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Why are Social Scientists choosing Python?

Why are Social Scientists choosing Python?

Python is one of the most popular programming languages in the data science world, but it is also proving integral to the burgeoning field of computational social science. Find out what attracts social scientists to Python.

Where should I start - R or Python?

Where should I start - R or Python?

If you conduct social science research and you are using Stata, SAS, or SPSS, you might be looking to learn how to use some of the new tools on the block. R and Python are the two popular programming languages used by data analysts and although you could learn both, that would require a significant time investment. So which should you start with? And which one is best for social scientists?

Take 5 with Phillip Brooker

Take 5 with Phillip Brooker

Phillip Brooker is an interdisciplinary researcher in the field of social media analytics, with a background in sociology and sociological research methods. Phillip co-convenes the Programming-as-Social-Science (PaSS) network (www.jiscmail.ac.uk/PaSS) which explores computer programming as a subject and methodological tool for social research and teaching. Phillip is also our social science expert and course instructor on Introduction to Python for Social Scientists. We spoke to him about his background in computational social science and what he’s been working on recently.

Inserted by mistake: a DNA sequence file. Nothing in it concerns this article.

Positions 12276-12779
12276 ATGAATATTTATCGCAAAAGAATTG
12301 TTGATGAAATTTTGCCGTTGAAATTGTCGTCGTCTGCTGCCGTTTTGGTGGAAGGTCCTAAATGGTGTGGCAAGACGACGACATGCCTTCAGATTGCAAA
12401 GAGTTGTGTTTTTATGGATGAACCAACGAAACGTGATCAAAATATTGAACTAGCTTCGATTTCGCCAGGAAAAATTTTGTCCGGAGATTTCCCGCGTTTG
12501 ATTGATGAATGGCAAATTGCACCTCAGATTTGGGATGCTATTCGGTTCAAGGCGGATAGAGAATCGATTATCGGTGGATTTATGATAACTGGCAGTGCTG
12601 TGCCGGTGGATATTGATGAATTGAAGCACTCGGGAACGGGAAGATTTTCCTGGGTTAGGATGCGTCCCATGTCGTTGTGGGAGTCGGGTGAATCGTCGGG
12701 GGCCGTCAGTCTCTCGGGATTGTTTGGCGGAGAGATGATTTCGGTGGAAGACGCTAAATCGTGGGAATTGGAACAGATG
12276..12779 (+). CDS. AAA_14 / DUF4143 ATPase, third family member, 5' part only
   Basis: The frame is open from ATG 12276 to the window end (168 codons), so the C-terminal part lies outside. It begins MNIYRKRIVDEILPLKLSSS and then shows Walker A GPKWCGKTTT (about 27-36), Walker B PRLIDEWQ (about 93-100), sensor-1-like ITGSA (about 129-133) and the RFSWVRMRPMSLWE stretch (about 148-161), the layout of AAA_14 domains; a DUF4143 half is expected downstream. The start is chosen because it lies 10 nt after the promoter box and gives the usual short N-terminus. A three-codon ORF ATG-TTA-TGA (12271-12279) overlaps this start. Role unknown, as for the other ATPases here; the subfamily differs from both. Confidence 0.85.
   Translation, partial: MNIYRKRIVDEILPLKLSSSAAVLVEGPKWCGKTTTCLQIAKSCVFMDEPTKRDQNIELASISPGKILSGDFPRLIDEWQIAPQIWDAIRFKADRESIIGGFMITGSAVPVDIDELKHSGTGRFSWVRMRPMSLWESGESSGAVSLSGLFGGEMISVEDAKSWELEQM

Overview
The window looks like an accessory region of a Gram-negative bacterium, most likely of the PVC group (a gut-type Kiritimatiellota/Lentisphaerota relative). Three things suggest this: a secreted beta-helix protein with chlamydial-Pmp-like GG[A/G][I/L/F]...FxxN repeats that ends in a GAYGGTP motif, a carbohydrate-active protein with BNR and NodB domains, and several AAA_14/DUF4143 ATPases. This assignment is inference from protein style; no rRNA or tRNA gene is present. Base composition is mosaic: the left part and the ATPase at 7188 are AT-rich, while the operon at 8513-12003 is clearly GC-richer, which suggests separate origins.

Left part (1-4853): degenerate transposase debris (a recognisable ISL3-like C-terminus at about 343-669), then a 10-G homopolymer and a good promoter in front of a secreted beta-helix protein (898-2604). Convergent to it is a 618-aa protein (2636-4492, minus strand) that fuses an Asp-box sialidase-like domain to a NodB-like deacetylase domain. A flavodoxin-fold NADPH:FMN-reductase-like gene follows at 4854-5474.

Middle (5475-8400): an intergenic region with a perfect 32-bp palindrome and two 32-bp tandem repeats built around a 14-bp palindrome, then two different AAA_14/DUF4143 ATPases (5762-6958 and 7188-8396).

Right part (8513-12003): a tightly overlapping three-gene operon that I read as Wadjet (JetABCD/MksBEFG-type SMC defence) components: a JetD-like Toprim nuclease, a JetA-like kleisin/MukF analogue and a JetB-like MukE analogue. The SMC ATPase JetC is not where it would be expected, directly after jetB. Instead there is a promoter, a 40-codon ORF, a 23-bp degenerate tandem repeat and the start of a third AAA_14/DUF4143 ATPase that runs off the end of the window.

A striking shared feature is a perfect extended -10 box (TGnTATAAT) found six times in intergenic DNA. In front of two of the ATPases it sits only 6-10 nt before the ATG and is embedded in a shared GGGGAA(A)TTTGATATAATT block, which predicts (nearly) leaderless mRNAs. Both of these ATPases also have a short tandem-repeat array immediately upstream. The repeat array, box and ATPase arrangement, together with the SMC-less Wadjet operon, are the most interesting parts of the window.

A bitesize intro to... Thinking like a (Python) Programmer

A bitesize intro to... Thinking like a (Python) Programmer

When writing code you’ll probably, at some point, want to reuse that code and maybe have someone else be able to read it and use it. So it is important to make sure that the code is readable for both yourself and others. You can achieve this by bearing in mind the 3 rules in this blog post.    

Top tips for using data science in social science research

Top tips for using data science in social science research

We asked Phillip Brooker, an interdisciplinary researcher in the field of social media analytics, and social science expert on Introduction to Python for Social Scientists, for his advice on using data science methods in social science research. 

Phillip has background in sociology and sociological research methods, and co-convenes the Programming-as-Social-Science (PaSS) network which explores computer programming as a subject and methodological tool for social research and teaching. So if you’re looking into computational social science, listen up, you’re in good hands!